Andronikos I Komnenos or Andronicus I Comnenus (Greek: Ανδρόνικος Α’ Κομνηνός, Andronikos I Komninos; c. 1118 – September 12, 1185) was a Byzantine emperor (r. 1183-1185), son of prince Isaac Komnenos. His paternal grandparents were Emperor Alexios I Komnenos and Eirene Doukaina.
Andronikos' early years were spent in alternate pleasure and military service. In 1141 he was taken captive by the Seljuk Turks and remained in their hands for a year. On being ransomed he went to Constantinople, where was held the court of his cousin, the Emperor Manuel I Komnenos, with whom he was a great favourite. Here the charms of his niece, the princess Eudoxia, attracted him and she became his mistress.
In 1152, accompanied by Eudoxia, he set out for an important command in Cilicia. Failing in his principal enterprise, an attack upon Mopsuestia, he returned, but was again appointed to the command of a province. This second post he seems also to have left after a short interval, for he appeared again in Constantinople, and narrowly escaped death at the hands of the brothers of Eudoxia.
About this time (1153) a conspiracy against the emperor, in which Andronikos participated, was discovered and he was thrown into prison. There he remained for about twelve years, during which time he made repeated but unsuccessful attempts to escape.
After a successful campaign Manuel I and Andronikos returned together to Constantinople (1168); but a year later, Andronikos refused to take the oath of allegiance to the future king Béla III of Hungary, whom Manuel desired to become his successor. He was removed from court, but received the province of Cilicia.
Being still under the displeasure of the emperor, Andronikos fled to the court of Raymond, prince of Antioch. While residing here he captivated and seduced the beautiful daughter of the prince, Philippa, sister of the empress Maria. The anger of the emperor was again roused by this dishonour, and Andronikos was compelled to flee.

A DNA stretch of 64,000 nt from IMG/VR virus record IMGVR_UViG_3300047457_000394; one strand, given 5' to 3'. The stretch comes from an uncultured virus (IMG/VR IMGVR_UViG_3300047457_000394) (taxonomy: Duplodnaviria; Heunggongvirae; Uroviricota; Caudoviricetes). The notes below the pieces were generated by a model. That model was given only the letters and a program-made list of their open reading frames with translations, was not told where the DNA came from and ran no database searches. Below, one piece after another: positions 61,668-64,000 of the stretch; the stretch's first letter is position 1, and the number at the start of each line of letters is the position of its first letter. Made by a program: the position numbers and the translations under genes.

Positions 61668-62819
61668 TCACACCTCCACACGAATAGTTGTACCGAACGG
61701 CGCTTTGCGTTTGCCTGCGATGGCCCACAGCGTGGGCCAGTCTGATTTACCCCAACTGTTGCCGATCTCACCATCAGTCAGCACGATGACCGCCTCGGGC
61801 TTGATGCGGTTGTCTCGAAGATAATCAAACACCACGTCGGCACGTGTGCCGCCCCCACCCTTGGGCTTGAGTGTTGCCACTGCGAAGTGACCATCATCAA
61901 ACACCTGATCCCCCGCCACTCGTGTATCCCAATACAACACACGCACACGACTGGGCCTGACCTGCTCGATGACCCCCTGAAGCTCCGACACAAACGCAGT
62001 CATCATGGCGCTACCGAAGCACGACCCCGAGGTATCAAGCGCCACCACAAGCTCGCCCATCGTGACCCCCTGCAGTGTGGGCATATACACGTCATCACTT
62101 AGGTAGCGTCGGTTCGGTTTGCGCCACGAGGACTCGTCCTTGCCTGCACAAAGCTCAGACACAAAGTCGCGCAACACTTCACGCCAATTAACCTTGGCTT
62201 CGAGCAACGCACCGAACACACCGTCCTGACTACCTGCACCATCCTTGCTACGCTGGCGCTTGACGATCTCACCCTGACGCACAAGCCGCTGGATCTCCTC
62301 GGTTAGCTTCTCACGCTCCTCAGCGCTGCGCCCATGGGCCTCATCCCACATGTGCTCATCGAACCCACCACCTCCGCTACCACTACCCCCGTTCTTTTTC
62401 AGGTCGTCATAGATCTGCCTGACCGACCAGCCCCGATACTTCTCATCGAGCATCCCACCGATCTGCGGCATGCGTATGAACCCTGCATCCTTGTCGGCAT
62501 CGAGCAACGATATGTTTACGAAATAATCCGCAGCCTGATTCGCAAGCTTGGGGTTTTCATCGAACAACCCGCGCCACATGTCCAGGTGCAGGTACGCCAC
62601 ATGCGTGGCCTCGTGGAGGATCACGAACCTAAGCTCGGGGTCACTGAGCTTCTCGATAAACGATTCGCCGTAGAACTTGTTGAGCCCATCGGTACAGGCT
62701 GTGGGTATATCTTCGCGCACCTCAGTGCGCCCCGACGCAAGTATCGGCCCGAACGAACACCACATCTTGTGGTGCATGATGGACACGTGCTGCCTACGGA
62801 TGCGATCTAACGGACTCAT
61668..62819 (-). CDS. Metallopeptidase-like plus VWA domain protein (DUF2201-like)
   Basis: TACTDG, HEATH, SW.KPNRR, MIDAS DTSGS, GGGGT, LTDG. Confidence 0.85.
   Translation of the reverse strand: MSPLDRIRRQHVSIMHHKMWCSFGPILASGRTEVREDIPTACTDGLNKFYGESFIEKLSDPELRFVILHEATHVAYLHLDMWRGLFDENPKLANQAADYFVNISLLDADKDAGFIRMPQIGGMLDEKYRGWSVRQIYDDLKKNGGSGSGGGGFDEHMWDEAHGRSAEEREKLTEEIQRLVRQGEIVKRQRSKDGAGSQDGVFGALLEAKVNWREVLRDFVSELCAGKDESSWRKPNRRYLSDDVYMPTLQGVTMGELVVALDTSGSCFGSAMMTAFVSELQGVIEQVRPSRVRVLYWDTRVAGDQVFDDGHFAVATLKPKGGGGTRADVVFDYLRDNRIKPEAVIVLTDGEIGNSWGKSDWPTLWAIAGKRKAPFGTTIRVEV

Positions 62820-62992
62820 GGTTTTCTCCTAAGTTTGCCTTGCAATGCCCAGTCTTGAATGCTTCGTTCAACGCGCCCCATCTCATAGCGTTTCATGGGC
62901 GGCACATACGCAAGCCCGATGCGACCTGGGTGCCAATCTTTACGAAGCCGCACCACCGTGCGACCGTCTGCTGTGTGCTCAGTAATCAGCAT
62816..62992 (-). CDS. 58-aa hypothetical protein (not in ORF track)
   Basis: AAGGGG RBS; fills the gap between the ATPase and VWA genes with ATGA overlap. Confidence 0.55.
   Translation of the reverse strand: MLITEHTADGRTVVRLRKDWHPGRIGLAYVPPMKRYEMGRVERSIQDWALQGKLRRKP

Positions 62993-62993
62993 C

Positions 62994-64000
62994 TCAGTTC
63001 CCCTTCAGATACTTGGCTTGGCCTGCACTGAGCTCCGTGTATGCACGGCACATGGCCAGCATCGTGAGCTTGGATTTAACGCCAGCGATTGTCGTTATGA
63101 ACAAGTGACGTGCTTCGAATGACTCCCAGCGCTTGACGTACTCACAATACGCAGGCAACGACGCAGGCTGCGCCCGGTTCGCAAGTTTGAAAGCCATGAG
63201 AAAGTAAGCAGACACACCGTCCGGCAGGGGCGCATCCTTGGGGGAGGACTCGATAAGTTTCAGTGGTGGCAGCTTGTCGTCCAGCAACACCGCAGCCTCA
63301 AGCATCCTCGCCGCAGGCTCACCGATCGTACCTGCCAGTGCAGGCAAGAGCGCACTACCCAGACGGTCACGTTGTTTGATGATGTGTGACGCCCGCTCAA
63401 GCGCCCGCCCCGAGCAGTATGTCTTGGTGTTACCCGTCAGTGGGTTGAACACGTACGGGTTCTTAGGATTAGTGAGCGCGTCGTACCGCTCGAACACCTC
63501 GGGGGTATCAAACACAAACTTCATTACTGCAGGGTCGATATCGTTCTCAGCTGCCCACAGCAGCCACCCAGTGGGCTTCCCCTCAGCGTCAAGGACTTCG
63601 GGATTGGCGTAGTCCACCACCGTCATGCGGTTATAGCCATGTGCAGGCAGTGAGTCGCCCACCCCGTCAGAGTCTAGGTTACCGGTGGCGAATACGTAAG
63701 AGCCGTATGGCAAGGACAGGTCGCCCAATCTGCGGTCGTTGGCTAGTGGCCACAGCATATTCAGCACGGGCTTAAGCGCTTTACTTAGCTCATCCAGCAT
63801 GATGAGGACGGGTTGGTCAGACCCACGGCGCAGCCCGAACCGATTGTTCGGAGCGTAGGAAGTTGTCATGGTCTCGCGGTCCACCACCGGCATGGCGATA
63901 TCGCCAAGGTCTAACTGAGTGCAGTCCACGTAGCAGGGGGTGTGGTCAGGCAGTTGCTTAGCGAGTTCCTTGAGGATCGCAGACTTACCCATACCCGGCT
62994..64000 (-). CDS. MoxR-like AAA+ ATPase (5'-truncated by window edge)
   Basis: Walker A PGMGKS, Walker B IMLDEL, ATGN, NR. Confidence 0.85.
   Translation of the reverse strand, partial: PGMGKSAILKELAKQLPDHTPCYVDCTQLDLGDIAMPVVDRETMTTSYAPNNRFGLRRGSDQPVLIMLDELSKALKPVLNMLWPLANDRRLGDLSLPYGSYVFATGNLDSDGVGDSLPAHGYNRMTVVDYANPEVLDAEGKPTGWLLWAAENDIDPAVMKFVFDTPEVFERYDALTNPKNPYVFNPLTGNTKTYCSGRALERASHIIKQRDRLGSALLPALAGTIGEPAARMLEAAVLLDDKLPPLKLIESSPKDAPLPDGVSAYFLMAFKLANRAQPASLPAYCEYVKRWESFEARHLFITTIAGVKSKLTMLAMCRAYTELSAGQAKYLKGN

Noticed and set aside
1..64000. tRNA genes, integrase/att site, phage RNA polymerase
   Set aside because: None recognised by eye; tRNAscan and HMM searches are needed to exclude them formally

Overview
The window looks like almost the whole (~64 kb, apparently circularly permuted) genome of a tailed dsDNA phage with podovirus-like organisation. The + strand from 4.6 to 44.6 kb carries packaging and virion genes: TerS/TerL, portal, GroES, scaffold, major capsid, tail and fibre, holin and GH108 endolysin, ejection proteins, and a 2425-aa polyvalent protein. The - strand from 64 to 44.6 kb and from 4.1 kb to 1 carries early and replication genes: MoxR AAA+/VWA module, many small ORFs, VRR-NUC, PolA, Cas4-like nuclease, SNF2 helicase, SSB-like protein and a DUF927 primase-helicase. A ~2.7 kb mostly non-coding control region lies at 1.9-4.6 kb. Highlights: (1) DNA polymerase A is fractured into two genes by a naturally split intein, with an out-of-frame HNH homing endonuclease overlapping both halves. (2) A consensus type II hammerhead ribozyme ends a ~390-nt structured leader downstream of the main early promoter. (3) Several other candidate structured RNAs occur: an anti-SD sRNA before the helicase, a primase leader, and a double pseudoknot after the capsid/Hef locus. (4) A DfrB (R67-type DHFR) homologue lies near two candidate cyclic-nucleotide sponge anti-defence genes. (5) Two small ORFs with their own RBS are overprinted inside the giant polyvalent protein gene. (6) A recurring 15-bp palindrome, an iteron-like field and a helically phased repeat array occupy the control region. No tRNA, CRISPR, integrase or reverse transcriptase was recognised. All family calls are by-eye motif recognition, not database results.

He took refuge with King Amalric I of Jerusalem, whose favour he gained, and who invested him with the Lordship of Beirut. In Jerusalem he saw Theodora Komnene, the beautiful widow of the late King Baldwin III and niece of the emperor Manuel. Although Andronikos was at that time fifty-six years old, age had not diminished his charms, and Theodora became the next victim of his artful seduction.
To avoid the vengeance of the Emperor, she fled with Andronikos to the court of Nur ad-Din, the Sultan of Damascus; but not deeming themselves safe there, they continued their perilous journey through Persia and Turkestan, round the Caspian Sea and across the Caucasus, until at length they settled in the ancestral lands of the Komnenoi at Oinaion, on the shores of the Black Sea, between Trebizond and Sinope.
While Andronikos was on one of his incursions, his castle was surprised by the governor of Trebizond, and Theodora and her two children were captured and sent to Constantinople. To obtain their release Andronikos in early 1180 made abject submission to the Emperor and, appearing in chains before him, besought pardon. This he obtained, and was allowed to retire with Theodora into banishment at Oinaion.
Andronikos, now (1183) sole emperor, married Agnes of France, a child twelve years of age, formerly betrothed to Alexios II. Agnes was a daughter of King Louis VII of France and his third wife Adèle of Champagne. By November 1183, Andronikos associated his younger legitimate son John Komnenos on the throne. A Venetian embassy visited Constantinople in 1184 and an agreement was reached that compensation of 1,500 gold pieces would be paid for the losses incurred in 1171.